Te Awamutu Community Board chair Ange Holt has undertaken to ensure any information released about a survey which invites residents to consider Te Awamutu’s future will be approved by her board.
She made the commitment after confusion over claims there would be exclusive news releases on the Who are we Te Awamutu project.
There is no budget for promoting the survey but she is hopeful it will attract media coverage.
The issue was in the news following a debate at a board meeting where it was suggested one publication would get stories first. She told the Te Awamutu News this week she had been hurt by suggestions of a “cosy” arrangement with one media company, NZME.
She had been able to preview a story which appeared in the Te Awamutu Courier announcing the arrangement and had not recognised the full implications of the use of the word “exclusive.”
Cr Susan O’Regan picked up on the issue at a board meeting last week and reminded Holt she had previously worked for NZME, which owns the Courier, and owned a website which posted its publications and suggested it looked a bit cosy.
There was no “cosy deal” between the working group promoting the survey and any media company, Holt said.
“I was not involved in the negotiation, and I wasn’t at the meeting where it happened. Te Awamutu Courier offered to provide free promotion for the “Who are we Te Awamutu” survey, that we could not otherwise afford, in return for running the story first. Any media company is free to report on the survey with our encouragement and gratitude.”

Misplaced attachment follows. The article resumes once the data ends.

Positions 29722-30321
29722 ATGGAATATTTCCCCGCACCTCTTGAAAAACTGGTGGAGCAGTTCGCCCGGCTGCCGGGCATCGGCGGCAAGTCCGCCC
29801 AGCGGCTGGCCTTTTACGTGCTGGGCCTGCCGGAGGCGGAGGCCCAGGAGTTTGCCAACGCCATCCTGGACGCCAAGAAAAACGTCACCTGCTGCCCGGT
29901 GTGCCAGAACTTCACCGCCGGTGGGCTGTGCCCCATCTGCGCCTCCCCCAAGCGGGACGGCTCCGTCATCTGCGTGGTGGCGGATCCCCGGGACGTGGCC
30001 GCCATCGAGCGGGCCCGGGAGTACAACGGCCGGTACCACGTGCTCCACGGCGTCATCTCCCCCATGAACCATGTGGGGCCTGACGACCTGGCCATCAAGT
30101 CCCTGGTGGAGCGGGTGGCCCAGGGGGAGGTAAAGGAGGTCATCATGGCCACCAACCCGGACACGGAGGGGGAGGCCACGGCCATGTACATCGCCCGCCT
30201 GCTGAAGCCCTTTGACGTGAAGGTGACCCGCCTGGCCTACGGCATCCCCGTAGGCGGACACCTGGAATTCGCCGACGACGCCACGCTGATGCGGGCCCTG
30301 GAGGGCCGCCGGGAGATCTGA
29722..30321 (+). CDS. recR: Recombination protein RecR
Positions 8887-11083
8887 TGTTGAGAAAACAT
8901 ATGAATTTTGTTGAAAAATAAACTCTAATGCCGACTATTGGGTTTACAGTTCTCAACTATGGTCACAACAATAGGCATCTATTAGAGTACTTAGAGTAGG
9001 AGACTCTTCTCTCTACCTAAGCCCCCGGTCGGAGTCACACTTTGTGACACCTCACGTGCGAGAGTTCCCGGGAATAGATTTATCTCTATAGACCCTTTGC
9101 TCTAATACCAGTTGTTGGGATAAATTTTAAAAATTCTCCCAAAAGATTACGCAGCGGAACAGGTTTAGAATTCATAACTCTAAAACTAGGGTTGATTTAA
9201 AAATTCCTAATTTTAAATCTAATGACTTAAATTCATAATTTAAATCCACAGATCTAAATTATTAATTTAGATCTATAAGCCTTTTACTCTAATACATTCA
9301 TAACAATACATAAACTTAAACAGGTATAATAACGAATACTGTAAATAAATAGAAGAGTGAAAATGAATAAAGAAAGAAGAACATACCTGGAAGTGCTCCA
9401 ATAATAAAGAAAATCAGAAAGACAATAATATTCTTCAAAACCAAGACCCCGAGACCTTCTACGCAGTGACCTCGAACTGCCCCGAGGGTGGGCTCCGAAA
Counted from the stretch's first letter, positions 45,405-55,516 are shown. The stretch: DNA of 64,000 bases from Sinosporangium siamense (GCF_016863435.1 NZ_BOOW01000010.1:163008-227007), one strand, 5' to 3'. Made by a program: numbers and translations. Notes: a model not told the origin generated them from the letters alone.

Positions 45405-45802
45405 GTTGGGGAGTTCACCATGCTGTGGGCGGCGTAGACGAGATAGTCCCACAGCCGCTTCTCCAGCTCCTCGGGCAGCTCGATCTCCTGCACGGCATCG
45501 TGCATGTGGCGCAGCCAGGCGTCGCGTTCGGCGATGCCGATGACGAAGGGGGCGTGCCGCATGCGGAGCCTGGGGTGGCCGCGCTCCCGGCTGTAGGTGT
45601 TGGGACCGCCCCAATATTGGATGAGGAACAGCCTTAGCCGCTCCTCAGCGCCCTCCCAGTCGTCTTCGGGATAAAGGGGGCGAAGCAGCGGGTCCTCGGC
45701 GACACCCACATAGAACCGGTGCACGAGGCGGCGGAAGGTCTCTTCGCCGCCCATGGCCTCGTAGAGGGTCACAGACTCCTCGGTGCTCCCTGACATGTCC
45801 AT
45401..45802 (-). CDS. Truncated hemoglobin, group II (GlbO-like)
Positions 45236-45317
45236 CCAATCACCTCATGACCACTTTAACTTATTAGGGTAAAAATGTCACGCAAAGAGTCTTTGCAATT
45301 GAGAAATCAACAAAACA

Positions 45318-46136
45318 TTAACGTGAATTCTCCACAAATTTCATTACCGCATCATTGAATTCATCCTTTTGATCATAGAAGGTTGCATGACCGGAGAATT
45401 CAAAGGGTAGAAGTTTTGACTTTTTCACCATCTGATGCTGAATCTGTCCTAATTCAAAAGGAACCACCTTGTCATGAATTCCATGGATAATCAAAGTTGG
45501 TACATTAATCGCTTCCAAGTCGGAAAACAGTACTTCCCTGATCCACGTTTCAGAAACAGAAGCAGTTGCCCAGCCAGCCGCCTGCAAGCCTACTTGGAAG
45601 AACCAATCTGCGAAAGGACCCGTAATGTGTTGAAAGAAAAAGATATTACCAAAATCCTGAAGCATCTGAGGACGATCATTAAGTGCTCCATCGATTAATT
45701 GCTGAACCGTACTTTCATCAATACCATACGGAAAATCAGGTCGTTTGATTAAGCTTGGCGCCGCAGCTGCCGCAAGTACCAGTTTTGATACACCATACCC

She said the website she owned with David Owen provided news and other information from a variety of sources and any individual or organisation was free to contribute.
“We do not get paid for this. We have run the website for more than 20 years at our own cost as a service to the community.”
She said her previous employment as an advertising representative, five years ago, did not seem relevant.
“Given that I have no financial or other interest in NZME, I cannot see any conflict of interest.”
The story which led to last week’s lead article in The News caught board members by surprise.
The working group does not have delegated authority to make binding decisions.
“I do acknowledge that a procedural error was made, in that not all board members had the opportunity to approve the deal before it went to print. As chairperson, I accept responsibility for this error. In future, every single decision of the working group will need to be approved at a board meeting,” Holt said.
“I am confident that those who understand the situation will see me as a sincere worker striving to further the community board’s objectives with complete transparency.”